Australian actress Virginia Robyn Hey was born on June 19, 1952 in Sydney. She spent her childhood in her hometown, but was also in London, England in her later years. She entered the entertainment industry as a fashion model, after being discovered standing on a bus stop on the way to art class. Soon, she made appearances on several magazine covers. She soon worked on a career in acting, starring on numerous television ads, films and shows.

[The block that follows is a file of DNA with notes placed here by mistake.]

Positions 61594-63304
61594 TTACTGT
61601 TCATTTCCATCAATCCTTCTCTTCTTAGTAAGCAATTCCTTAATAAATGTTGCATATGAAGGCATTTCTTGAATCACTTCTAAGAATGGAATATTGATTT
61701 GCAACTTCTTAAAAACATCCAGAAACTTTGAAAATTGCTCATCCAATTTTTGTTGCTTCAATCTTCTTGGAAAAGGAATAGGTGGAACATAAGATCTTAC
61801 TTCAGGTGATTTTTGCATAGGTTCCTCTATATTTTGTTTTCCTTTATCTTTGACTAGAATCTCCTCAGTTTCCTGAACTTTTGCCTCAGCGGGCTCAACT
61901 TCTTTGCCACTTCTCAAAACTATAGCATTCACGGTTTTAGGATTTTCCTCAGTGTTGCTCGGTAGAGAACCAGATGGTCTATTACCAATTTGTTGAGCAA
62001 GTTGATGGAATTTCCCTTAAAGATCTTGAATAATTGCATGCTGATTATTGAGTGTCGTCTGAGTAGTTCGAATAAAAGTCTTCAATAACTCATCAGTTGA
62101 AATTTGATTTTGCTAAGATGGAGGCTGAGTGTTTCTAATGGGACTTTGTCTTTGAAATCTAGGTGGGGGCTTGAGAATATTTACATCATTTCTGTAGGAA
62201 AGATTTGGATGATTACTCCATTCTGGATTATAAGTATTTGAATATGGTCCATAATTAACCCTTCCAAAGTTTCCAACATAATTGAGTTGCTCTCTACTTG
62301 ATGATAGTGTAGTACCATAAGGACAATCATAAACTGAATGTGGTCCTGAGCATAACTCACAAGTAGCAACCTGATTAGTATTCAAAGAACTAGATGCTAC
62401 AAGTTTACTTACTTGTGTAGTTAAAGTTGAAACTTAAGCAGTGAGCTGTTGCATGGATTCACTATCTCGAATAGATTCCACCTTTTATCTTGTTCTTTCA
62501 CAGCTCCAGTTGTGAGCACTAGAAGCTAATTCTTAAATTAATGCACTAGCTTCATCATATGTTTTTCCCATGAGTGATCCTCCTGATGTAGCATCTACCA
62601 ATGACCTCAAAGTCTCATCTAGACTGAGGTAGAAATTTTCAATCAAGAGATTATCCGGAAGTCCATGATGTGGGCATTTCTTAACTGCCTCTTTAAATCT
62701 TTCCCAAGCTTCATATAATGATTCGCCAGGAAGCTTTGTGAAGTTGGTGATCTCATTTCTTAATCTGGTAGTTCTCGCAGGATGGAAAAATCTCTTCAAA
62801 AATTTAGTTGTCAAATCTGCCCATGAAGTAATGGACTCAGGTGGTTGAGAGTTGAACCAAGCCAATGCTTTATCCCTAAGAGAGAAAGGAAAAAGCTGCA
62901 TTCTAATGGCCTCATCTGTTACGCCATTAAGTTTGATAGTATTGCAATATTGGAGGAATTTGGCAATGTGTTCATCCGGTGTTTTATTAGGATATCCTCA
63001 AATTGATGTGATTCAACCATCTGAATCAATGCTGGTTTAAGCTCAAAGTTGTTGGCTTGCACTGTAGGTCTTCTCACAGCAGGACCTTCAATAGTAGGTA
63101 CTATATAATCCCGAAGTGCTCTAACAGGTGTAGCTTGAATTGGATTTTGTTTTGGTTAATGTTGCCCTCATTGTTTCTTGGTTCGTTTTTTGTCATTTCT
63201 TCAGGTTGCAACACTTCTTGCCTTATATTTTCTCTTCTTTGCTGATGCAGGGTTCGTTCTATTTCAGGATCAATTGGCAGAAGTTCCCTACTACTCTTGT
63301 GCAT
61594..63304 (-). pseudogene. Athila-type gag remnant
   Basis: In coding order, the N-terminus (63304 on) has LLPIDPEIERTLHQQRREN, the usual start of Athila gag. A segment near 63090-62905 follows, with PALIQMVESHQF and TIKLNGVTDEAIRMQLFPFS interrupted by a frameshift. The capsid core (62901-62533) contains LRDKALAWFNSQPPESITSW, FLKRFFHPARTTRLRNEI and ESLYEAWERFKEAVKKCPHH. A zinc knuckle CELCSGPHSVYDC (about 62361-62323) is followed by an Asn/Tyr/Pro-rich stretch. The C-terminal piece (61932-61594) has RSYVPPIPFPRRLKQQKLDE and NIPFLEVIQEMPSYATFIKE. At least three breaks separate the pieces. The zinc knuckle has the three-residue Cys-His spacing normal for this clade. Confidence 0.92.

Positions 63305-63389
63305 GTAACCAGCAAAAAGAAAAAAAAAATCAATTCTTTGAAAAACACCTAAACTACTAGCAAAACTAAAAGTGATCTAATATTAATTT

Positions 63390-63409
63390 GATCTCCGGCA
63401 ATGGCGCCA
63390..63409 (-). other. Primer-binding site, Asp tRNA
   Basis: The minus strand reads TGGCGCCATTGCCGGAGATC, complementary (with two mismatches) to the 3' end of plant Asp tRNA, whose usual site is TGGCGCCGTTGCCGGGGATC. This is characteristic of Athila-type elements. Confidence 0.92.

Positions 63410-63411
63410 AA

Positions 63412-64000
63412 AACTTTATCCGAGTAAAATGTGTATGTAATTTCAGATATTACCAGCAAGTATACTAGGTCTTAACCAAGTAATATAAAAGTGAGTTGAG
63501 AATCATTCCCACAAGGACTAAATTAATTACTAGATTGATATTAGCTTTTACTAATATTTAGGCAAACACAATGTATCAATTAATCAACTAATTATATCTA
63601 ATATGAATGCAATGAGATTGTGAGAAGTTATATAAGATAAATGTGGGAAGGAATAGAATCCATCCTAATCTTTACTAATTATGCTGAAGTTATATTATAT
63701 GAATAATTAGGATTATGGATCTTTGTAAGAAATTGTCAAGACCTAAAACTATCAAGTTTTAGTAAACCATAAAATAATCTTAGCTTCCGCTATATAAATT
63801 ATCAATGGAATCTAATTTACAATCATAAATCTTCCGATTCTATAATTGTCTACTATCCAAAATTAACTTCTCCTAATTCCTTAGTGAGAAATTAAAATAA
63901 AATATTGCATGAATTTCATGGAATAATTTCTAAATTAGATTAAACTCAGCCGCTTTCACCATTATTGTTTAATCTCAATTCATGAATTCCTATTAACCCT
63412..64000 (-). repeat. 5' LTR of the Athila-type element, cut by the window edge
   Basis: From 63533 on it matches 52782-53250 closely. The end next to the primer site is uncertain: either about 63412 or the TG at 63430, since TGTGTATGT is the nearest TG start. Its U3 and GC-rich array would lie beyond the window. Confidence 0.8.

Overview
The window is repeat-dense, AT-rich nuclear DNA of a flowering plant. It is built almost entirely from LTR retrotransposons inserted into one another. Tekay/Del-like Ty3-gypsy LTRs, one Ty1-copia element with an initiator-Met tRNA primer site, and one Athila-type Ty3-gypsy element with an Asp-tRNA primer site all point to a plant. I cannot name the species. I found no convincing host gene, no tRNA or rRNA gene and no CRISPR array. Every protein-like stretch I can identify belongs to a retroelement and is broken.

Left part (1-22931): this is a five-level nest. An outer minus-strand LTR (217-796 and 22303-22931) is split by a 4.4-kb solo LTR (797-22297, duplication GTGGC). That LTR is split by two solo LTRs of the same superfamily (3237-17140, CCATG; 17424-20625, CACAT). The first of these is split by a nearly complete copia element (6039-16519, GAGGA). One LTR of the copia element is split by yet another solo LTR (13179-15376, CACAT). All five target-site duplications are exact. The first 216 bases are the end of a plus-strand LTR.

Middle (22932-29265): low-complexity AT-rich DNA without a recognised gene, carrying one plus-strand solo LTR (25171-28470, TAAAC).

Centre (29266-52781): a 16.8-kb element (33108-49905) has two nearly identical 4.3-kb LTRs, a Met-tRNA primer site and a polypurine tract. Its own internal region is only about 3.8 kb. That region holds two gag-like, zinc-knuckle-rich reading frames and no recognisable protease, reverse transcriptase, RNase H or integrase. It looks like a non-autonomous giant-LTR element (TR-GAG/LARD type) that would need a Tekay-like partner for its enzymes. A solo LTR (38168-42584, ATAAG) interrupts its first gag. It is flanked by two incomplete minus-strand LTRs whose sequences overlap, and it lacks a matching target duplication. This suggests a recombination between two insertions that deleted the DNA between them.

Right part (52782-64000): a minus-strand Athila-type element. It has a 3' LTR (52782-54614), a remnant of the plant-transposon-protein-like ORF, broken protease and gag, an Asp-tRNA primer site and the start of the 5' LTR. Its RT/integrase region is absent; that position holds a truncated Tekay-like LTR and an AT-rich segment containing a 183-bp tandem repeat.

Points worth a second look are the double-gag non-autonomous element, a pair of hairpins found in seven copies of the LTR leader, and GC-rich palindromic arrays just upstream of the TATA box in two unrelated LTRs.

In 1981, she was cast in her first feature film, Mad Max 2: The Road Warrior. This was followed by a supporting role in the Henri Safran comedy Norman Loves Rose. In 1984, Virginia Hey starred in 14 episodes of the series Prisoner, playing Leigh Templar. She was next seen on the series Timeslip, Big Deal, and the miniseries Mussolini: The Untold Story. In 1986, she was given a role in the adventure film Castaway, starring Oliver Reed and Amanda Donohoe. She then rose to fame as a Bond girl in the James Bond film The Living Daylights, playing Rubavitch alongside Timothy Dalton. In 1988, she was cast in an episode of the series Mission: Impossible, and was soon seen in Dolphin Cove and E Street. Hey followed this up with 1994’s Signal One. Her television credits include Australian soap operas like Paradise Beach in 1993, the series Flipper in 1996, Pacific Drive, and Roar in 1997. She was also seen in Home and Away and All Saints, but is best known for her appearance on Farscape. Hey played the blue priestess Pa’u Zotoh Zhaan on the popular science fiction program, and voiced the character in the videogame Farscape: The Game in 2002. Zhaan was a 812 year old prisoner, accused of killing her lover, a fellow Delvian priest. She soon found herself at peace and in control, and was soon released from the prison Moya. Virginia Hey is also an equestrian, as well as a perfumer and package designer in the United States.